Reddy Reddy - 26 days ago 8
C# Question

Threading in c# with locks

I think i'm missing some basics in here and unable to fig out the problem..

Output of below program is not as expected. Can some one help me understand the issue here please.

using System;
using System.Threading;

public class Program
{
private static readonly object _lock = new object();
public static void Main()
{
for (var i = 0; i < 10; i++)
{
//Console.WriteLine("Start "+i);
System.Threading.Thread thread = new System.Threading.Thread(() => ExecuteInBackground(i));
thread.IsBackground = true;
thread.Start();
}
}

private static void ExecuteInBackground(Object obj)
{
lock (_lock)
{
Console.WriteLine("A "+obj);
test.ttt(obj);
}
}
}


public static class test
{
public static void ttt(object obj)
{
Console.WriteLine("B "+ obj);
}
}


I'm expecting to see 0 To 9 in output.. But actual output is as follows..

A 1
B 1
A 1
B 1
A 3
B 3
A 4
B 4
A 5
B 5
A 6
B 6
A 7
B 7
A 8
B 8
A 9
B 9
A 10
B 10


Any help is greatly appreciated.

Please feel free to play around with code in https://dotnetfiddle.net/nYfbMU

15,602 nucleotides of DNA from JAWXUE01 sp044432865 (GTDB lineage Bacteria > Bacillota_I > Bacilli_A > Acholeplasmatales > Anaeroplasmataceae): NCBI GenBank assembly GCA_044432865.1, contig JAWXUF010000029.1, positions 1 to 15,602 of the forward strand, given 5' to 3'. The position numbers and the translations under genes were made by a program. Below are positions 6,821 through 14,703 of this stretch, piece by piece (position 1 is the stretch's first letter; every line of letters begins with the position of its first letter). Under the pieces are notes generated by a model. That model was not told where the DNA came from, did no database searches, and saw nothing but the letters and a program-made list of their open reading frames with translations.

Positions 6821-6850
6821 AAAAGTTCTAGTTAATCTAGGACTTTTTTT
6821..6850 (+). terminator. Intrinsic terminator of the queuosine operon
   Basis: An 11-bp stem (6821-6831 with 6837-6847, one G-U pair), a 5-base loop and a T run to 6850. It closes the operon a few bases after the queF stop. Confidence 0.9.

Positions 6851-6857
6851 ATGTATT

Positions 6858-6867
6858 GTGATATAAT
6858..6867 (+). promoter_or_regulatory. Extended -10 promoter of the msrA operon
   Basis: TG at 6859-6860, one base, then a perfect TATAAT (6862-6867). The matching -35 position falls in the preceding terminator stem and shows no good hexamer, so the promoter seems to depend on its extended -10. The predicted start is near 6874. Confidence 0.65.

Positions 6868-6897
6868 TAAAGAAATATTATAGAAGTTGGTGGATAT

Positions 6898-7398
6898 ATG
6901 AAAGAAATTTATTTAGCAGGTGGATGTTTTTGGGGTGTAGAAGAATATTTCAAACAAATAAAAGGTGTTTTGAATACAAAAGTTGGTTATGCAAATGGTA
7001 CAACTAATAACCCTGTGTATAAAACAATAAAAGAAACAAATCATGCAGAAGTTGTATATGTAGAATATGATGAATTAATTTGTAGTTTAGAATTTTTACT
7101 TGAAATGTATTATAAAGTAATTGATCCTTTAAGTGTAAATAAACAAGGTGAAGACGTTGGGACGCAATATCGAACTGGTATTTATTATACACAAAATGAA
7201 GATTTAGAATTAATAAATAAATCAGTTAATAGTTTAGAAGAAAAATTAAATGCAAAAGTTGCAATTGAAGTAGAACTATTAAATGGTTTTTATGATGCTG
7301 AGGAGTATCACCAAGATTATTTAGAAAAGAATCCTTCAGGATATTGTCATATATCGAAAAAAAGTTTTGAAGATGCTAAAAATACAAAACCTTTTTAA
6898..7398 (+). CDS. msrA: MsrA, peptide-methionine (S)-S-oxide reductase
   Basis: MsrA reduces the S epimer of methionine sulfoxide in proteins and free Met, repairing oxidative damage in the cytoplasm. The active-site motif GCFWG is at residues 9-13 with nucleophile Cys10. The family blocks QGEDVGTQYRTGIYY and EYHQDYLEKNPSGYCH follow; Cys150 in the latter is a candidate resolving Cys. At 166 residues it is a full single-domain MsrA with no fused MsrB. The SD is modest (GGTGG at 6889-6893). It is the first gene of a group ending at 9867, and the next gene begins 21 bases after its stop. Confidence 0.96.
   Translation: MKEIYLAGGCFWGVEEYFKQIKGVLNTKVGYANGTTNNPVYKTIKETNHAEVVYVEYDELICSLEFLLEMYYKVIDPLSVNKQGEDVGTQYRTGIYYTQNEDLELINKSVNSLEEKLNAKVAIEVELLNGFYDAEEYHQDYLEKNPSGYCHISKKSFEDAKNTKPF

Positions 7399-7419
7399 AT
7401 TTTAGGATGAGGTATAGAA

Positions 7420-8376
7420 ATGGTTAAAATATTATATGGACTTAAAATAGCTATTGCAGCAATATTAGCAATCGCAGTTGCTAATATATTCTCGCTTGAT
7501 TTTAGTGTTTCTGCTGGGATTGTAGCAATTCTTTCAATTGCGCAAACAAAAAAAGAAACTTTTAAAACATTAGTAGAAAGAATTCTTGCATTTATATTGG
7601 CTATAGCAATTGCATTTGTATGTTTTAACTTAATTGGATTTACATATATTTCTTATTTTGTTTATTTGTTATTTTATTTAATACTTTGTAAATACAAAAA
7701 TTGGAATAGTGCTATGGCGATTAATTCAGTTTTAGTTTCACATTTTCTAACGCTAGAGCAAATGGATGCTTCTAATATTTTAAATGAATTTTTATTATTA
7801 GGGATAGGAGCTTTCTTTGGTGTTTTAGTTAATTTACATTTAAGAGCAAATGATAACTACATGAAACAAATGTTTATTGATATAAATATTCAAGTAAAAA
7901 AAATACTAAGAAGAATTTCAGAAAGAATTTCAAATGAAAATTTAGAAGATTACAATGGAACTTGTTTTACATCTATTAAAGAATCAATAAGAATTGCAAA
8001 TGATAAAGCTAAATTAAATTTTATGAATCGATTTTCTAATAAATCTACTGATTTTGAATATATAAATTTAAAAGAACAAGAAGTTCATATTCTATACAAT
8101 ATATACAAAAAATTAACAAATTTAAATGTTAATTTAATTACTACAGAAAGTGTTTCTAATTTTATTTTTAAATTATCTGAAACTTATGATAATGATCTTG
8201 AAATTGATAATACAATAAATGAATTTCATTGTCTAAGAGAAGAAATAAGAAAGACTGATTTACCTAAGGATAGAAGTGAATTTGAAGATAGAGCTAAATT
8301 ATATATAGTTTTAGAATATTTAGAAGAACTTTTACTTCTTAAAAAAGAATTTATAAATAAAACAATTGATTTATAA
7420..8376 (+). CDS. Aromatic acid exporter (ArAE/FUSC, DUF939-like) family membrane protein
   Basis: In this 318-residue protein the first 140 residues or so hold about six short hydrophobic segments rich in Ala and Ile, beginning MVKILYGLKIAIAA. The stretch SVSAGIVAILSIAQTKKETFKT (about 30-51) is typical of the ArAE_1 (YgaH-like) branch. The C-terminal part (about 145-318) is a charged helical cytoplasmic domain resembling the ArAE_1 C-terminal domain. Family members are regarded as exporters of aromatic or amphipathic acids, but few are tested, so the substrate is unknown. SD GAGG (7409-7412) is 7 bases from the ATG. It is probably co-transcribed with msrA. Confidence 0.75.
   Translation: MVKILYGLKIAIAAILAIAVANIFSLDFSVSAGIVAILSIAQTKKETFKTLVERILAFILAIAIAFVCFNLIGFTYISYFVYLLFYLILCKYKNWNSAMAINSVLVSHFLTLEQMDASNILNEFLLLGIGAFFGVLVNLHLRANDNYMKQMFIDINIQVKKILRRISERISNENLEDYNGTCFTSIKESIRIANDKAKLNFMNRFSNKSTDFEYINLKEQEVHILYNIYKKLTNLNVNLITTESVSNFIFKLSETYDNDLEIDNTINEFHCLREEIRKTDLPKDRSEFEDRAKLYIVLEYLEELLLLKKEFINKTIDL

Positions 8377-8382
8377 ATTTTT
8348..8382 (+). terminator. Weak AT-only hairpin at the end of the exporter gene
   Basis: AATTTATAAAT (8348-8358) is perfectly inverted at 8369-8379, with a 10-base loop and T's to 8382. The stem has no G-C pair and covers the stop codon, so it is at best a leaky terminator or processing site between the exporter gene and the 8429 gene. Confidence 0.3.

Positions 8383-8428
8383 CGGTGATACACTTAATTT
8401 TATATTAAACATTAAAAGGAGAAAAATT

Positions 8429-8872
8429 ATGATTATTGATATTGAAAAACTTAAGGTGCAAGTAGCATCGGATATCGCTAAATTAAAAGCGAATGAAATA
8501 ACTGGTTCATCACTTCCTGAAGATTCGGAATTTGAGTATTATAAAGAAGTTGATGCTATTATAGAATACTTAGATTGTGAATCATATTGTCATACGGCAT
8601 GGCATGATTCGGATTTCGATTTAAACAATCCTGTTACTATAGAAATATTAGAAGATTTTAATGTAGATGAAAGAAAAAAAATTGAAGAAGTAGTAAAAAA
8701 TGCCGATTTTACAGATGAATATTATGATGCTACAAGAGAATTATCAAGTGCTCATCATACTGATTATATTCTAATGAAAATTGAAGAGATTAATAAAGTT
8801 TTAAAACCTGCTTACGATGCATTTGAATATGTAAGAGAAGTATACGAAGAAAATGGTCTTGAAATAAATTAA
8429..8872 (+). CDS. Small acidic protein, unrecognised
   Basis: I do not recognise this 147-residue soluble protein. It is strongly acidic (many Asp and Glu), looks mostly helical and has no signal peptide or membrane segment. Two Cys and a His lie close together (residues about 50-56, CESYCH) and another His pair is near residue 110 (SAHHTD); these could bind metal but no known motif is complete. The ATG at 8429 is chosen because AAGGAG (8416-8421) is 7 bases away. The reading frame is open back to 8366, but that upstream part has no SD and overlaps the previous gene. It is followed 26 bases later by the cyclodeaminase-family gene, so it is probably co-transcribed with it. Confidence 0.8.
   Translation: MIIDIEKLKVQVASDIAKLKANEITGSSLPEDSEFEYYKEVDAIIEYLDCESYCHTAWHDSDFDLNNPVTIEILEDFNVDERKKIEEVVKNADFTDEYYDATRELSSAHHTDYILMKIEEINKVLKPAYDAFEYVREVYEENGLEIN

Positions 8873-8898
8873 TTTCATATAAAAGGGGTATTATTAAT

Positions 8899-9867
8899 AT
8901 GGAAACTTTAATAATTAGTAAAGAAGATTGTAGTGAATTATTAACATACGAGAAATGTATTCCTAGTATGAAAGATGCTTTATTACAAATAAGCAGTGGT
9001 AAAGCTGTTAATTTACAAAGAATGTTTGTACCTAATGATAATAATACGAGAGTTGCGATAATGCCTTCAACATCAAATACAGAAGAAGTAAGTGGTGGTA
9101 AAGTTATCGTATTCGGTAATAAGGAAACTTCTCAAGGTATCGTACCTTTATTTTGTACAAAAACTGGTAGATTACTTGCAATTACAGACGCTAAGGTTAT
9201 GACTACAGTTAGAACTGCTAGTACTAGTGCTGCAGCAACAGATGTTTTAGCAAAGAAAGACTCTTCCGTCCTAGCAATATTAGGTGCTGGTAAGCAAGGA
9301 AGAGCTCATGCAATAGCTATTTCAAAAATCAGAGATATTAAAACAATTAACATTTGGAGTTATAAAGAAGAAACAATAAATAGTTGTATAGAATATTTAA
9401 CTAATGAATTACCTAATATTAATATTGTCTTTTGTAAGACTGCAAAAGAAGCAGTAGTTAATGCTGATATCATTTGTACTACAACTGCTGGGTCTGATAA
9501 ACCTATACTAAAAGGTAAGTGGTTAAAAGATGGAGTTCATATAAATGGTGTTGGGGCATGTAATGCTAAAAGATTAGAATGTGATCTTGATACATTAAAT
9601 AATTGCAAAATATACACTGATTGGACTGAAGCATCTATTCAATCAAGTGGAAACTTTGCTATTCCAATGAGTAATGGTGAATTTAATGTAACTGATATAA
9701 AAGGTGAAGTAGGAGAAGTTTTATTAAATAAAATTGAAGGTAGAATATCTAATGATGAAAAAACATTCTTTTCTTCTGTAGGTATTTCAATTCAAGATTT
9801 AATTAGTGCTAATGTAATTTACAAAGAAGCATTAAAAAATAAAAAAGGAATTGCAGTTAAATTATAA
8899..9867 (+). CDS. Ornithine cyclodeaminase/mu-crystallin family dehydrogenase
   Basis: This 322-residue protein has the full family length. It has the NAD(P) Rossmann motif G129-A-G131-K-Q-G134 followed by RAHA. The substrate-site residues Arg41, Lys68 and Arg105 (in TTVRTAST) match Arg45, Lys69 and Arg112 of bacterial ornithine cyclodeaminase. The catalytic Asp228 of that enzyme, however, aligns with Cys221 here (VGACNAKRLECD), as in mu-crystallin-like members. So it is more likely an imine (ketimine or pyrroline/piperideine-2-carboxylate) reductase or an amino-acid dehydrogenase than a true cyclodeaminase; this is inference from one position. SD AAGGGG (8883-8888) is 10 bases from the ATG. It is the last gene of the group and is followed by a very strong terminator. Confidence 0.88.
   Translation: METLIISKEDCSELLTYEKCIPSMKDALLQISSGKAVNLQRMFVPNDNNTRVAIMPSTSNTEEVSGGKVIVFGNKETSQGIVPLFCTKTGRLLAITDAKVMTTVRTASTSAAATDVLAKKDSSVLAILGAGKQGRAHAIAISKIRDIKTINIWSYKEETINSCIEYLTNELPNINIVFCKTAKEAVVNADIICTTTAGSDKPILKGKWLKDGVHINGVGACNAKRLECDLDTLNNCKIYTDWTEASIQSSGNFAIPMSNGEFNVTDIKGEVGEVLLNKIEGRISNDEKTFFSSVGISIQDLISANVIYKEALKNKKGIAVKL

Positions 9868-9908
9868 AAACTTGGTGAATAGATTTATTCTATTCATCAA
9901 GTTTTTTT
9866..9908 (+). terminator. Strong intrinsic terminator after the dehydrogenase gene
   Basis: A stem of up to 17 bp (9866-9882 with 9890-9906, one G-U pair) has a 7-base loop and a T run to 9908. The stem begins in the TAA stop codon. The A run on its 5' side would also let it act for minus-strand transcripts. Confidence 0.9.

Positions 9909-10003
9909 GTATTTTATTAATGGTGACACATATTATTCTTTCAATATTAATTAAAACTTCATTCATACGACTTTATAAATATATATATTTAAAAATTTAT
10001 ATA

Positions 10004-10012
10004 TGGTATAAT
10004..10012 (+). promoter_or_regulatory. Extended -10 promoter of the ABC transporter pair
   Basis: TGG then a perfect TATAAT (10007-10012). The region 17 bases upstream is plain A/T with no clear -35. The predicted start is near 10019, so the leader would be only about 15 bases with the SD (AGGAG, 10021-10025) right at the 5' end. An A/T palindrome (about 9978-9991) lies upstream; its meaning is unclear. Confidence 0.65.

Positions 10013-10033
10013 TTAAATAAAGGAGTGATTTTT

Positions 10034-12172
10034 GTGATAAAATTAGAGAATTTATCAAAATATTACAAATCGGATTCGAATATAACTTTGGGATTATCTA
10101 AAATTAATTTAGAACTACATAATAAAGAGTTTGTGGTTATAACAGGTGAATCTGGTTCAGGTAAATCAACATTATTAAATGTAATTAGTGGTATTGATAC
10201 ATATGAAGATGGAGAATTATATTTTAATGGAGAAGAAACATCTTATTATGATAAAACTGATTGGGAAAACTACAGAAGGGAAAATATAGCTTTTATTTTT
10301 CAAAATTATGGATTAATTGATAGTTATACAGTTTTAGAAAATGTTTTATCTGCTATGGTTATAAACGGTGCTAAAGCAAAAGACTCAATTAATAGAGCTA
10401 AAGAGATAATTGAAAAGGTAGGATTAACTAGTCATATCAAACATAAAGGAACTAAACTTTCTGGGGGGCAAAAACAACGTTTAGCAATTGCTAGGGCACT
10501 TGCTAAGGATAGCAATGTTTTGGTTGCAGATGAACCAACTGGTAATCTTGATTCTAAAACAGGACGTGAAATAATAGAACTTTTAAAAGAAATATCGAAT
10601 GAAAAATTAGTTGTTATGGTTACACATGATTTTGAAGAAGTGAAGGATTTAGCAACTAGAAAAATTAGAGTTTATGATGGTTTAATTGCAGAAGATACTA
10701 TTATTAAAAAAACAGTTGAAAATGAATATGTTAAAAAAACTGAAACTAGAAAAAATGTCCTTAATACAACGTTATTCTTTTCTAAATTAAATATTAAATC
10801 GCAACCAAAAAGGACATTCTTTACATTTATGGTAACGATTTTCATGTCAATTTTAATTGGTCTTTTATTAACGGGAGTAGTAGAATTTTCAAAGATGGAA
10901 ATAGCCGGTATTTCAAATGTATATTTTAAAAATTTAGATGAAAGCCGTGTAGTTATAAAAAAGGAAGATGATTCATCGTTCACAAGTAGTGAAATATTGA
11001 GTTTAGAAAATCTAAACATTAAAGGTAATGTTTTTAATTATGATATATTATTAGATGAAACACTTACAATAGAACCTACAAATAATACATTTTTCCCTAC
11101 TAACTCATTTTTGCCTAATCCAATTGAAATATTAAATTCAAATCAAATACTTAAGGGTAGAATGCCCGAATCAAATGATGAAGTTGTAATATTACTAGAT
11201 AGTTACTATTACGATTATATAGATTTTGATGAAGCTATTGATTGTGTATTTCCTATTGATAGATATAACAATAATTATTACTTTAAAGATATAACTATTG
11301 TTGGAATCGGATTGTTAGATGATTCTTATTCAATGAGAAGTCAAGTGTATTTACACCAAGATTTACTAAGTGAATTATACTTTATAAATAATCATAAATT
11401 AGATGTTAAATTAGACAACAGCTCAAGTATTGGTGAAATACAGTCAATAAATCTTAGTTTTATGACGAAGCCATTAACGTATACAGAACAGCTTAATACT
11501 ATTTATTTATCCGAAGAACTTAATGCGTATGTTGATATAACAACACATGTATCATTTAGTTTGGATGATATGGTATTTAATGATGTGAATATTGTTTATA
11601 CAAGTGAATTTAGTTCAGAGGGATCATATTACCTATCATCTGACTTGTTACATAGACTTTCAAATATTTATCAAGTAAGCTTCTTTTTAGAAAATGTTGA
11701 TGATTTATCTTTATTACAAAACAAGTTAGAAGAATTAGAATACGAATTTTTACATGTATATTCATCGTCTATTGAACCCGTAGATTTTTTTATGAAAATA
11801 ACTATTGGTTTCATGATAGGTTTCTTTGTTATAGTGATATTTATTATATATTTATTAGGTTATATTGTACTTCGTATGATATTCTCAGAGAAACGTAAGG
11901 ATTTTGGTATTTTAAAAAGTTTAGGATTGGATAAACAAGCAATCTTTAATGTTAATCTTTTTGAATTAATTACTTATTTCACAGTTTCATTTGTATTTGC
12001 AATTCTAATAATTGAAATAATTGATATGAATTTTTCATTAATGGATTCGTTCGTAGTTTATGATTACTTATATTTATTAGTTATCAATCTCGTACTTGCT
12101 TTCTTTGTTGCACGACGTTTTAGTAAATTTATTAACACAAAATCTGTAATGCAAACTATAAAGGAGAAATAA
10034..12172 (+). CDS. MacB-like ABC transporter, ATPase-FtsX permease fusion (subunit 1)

Thanks,
Reddy.

Answer

Change this:

for (var i = 0; i < 10; i++)
{
    //Console.WriteLine("Start "+i); 
    System.Threading.Thread thread = new System.Threading.Thread(() => ExecuteInBackground(i));

to this:

for (var i = 0; i < 10; i++)
{
    var temp = i;
    //Console.WriteLine("Start "+i); 
    System.Threading.Thread thread = new System.Threading.Thread(() => ExecuteInBackground(temp));

This is a closure issue. See Why is it bad to use an iteration variable in a lambda expression

The reason the original code doesn't work as you expected, and why the temp variable does, is because () => ExecuteInBackground(i) is like saying "at some point in the future, I want this new thread to call the ExecuteInBackground method, passing in whatever value i has when that call is made". Since the loop variable goes into scope at the start of the loop, and out of scope after the loop is finished, the value of i changes between the time you call Thread, and when ExecuteInBackground executes. By using a temp variable inside the loop, that goes out of scope with every iteration of the loop, each thread's call to ExecuteInBackground is essentially getting a different variable with an unchanging value with each call, and the next incrementing of i doesn't mess things up.